Now that you know Luna a little better, I'm going to talk about our trip to Gymboree.
This was something I was wanting to do because I have no friends in my area and so Luna has never been around other kids her own age. I figured this would be something fun for us to do and Gymboree offers free "try us out" classes so you can try before you buy. Well, it was the most awkward 45 minutes of my adult life. I never knew how different Luna was from your average baby until she was around them. When all of the other babies, also her same age, were having a blast crawling up and down ramps and through tunnels, Luna was on top of me, holding onto my hands, jumping up and down. The teacher tried her hardest to get us more involved, but Luna wasn't interested. She wouldn't leave my side, and while she wasn't fussy, I could tell she was uncomfortable. She didn't care for any of the songs, dances or activities. At the end of the class the teacher has all of the mommies sit their babies on top of a giant, rainbow colored parachute and blows bubbles at them while singing. Luna couldn't see the bubbles, but was fascinated by the parachute. SO fascinated that she needed to taste it throughout the entire song. The reason why I say this was awkward was because the whole time all of the other moms and the teacher were looking at us with a "what's-wrong-with-her-baby?" type look and I didn't want to blurt out, "she's visually impaired, so she beats to her own drum!" because I didn't want to distract anyone from having fun into discussing something that's...how do I put it? Not sad, but I don't know, something I think they would have felt obligated to talk about. Especially if it turned out I was just imagining it all.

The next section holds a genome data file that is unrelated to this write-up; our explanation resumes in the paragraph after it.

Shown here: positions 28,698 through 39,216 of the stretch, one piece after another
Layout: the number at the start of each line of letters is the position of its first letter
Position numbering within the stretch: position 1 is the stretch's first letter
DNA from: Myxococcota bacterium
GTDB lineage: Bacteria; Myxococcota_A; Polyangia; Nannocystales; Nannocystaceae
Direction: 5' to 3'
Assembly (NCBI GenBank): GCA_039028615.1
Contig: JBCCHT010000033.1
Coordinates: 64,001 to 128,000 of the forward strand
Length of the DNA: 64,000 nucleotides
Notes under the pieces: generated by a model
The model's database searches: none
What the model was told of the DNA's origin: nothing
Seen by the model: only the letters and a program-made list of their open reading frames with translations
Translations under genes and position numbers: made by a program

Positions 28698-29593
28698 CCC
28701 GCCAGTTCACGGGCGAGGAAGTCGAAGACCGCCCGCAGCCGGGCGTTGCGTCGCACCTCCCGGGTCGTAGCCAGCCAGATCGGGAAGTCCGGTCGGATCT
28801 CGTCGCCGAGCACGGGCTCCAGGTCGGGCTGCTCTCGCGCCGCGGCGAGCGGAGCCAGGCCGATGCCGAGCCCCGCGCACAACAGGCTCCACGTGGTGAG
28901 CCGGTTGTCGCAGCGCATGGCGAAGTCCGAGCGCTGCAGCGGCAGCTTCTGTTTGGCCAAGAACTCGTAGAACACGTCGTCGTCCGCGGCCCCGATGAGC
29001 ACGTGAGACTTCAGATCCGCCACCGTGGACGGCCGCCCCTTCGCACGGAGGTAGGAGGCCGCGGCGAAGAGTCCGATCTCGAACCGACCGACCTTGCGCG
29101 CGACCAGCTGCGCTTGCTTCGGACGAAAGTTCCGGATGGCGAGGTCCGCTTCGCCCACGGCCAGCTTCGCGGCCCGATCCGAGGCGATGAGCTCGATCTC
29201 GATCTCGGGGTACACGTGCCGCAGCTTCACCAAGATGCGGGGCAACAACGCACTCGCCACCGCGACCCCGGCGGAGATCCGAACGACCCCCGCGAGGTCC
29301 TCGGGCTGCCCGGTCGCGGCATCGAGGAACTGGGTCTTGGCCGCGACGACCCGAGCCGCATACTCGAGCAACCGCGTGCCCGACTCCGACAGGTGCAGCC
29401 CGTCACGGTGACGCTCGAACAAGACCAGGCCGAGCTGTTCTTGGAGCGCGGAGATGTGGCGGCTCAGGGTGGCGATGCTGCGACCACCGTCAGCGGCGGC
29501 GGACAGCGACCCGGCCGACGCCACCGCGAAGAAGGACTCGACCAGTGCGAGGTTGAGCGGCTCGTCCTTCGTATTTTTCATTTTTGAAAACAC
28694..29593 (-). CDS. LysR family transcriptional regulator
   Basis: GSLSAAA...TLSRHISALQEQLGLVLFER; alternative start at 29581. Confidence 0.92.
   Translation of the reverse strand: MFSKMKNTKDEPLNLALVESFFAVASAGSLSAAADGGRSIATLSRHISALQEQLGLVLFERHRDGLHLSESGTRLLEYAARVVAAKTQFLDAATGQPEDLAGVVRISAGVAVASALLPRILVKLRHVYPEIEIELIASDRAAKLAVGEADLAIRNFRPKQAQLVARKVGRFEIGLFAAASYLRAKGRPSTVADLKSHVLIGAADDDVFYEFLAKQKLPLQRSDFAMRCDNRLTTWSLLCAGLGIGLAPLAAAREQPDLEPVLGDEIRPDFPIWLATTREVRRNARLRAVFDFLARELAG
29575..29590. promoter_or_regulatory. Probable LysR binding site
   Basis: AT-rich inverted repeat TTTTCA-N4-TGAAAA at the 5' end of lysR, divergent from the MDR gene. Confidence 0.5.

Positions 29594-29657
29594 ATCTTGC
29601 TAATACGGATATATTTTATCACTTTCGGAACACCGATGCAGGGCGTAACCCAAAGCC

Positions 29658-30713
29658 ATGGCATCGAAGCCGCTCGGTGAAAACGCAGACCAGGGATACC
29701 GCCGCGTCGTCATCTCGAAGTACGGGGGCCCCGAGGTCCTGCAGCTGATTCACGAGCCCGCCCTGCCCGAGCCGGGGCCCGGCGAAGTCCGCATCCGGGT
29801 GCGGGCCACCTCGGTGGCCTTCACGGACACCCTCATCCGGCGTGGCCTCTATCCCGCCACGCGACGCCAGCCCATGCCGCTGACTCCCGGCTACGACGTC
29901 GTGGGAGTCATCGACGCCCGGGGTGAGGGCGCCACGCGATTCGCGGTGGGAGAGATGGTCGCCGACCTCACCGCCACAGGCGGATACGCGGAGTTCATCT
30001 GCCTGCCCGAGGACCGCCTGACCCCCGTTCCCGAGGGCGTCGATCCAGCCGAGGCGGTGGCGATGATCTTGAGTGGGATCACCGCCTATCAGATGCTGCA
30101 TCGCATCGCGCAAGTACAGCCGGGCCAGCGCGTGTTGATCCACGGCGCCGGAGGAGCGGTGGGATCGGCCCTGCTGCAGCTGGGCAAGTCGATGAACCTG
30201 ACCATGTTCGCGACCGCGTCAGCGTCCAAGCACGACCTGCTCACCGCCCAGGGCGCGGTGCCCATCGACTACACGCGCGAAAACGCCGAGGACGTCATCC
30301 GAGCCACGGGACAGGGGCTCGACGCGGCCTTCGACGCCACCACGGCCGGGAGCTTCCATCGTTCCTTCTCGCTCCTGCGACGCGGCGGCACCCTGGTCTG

Looking back at it, I'm thinking Luna was overly attached to me because the brightly colored play room was probably a bit overwhelming. I'm thinking about trying again once she gets a little older and has been in her glasses for at least a few months, just to see if she enjoys it more.
Anyway, I never use the phrase, "I feel so blessed" but I do. She is the most amazing little girl and I'm so lucky to be her mom. I know things aren't always going to be easy but I wish I could go back in time and tell myself that they aren't ever going to be as bad as I was thinking. When you research Albinism, you find a lot of scary things mostly relating to vision. I mean there are some kids who even after being prescribed glasses still can't see well enough to be able to read and therefore need to learn braille. And sure, that's not the worst thing in the world, but it makes every day things like playing outside, riding a bike, swimming, much harder or even impossible.
However, Luna will be just fine. Her eyes have gained pigment and are now blue and her vision is pretty good. I mean it has to be with how destructive and curious she is.
She's my little monster and everything I do, I do for her.